<elevatorpitch>In a nutshell, ApplyMap is a site that helps high school students decide where to apply to college. They give us their grades, their test scores, their school preferences, and how many applications they’re willing to fill out, and our algorithm returns the best possible mix of schools for them to apply to, including dream, reach, match, and safety schools. It’s not unlike the advice you’d get after spending an hour with a good college counselor or consultant, except it’s online, it’s free, and it takes less than five minutes.</elevatorpitch>

We’re up to all kinds of exciting things at ApplyMap, some of which will be called out right here on my personal site. Today I’m plugging ApplyFacts, our analytics blog. The first post, which I just put up, explains what we’re doing writing a blog when our job is to do math and help kids–especially kids from underserved communities–get into college. Hint: good science is only good when non-scientists hear about it!

Check it out and spread the word.


5 x 100: Taming the Fire Hose

Hi, my name’s Steve, and I play a lot of video games. In the past, I did this professionally, either as a journalist or for market research purposes. Now I do it because I built a Steam Box, and the Humble Bundle, where you can literally pay anything you want to download games by the half-dozen, has its hooks in me. There is no going back after crossing this threshold; there is only the next bundle, and the one after that. And the insidious Steam sales offering you last year’s Triple-A titles at a 75% discount. And of course there’s also the App Store, and PlayStation Plus, where games are so cheap and plentiful, or so heavily amortized, that they are effectively free. The flow of novelty is both intoxicating and addictive.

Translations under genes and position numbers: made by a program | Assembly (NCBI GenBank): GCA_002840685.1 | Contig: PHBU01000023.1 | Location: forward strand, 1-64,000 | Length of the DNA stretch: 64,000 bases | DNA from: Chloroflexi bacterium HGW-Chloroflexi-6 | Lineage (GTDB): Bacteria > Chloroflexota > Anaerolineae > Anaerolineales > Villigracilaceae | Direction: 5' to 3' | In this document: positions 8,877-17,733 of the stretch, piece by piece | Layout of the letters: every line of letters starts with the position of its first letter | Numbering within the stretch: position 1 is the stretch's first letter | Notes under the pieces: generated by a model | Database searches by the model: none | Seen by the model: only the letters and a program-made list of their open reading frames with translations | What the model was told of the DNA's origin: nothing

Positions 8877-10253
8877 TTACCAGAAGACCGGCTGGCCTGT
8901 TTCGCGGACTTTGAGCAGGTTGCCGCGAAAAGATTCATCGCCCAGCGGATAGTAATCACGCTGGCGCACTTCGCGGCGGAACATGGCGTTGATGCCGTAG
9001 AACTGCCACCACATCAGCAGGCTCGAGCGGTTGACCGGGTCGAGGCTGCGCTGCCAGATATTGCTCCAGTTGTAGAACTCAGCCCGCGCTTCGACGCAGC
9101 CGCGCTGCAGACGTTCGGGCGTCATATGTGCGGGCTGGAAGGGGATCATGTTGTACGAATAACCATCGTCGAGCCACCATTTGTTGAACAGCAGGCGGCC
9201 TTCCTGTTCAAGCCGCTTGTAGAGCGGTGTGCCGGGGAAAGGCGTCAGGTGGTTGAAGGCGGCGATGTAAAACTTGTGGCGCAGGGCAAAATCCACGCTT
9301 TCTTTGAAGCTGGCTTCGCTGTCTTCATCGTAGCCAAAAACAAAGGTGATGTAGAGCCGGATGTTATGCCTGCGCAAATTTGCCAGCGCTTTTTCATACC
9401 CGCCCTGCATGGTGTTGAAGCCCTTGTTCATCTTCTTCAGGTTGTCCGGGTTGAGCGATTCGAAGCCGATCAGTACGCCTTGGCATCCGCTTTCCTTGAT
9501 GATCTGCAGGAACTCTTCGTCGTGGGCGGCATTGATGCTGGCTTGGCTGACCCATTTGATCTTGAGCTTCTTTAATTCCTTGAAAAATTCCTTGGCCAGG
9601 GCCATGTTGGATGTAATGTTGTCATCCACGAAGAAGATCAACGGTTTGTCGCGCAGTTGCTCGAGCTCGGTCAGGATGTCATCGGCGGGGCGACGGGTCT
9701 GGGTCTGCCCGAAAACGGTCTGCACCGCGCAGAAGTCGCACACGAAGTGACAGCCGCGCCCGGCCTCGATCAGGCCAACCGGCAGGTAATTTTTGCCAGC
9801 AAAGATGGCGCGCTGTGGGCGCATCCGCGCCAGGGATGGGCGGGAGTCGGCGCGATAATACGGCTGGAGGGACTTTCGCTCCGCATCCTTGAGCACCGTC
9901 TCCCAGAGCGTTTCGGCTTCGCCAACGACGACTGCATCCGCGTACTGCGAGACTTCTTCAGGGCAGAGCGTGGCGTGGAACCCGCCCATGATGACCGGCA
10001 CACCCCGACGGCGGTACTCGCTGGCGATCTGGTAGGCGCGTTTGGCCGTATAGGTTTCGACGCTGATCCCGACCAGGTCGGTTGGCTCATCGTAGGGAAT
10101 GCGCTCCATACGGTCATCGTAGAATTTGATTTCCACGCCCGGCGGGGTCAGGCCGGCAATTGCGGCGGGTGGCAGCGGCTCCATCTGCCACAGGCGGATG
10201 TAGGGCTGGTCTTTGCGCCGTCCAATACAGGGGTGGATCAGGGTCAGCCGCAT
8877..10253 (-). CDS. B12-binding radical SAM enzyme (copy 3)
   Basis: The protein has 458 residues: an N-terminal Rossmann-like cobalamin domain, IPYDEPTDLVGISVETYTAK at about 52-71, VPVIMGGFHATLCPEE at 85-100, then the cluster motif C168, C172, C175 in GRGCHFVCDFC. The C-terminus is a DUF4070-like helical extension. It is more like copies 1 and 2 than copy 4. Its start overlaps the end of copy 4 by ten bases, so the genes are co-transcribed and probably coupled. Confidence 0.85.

So you see, if I’m not careful, I will end up spending more time researching and downloading games than I do playing them. This blog post, which I hope to turn into a semi-regular feature in the new year, is intended to make me be careful. I am limiting myself to playing ten games at a time, while forcing myself to write about five. The thinking is that I will actually have to savor the games I’m playing, instead of simply burning through them on a mad search for the next high. I’ll write 100 words about each game at most. Economy of language leads to disciplined thought.

XCOM: Enemy Within

This year’s XCOM simply provides more of what made last year’s Enemy Unknown a great design, a perfect fusion of high-level management with detailed tactics. The new stuff–and there is a lot of new content–is built on top of the last game. This is an achievement akin to painting the Mona Lisa into the Last Supper. Play it on Classic or Hardcore difficulty in Ironman mode, so if you screw up a mission, it stays screwed up. The stakes need to be high for the game to work its magic to the fullest.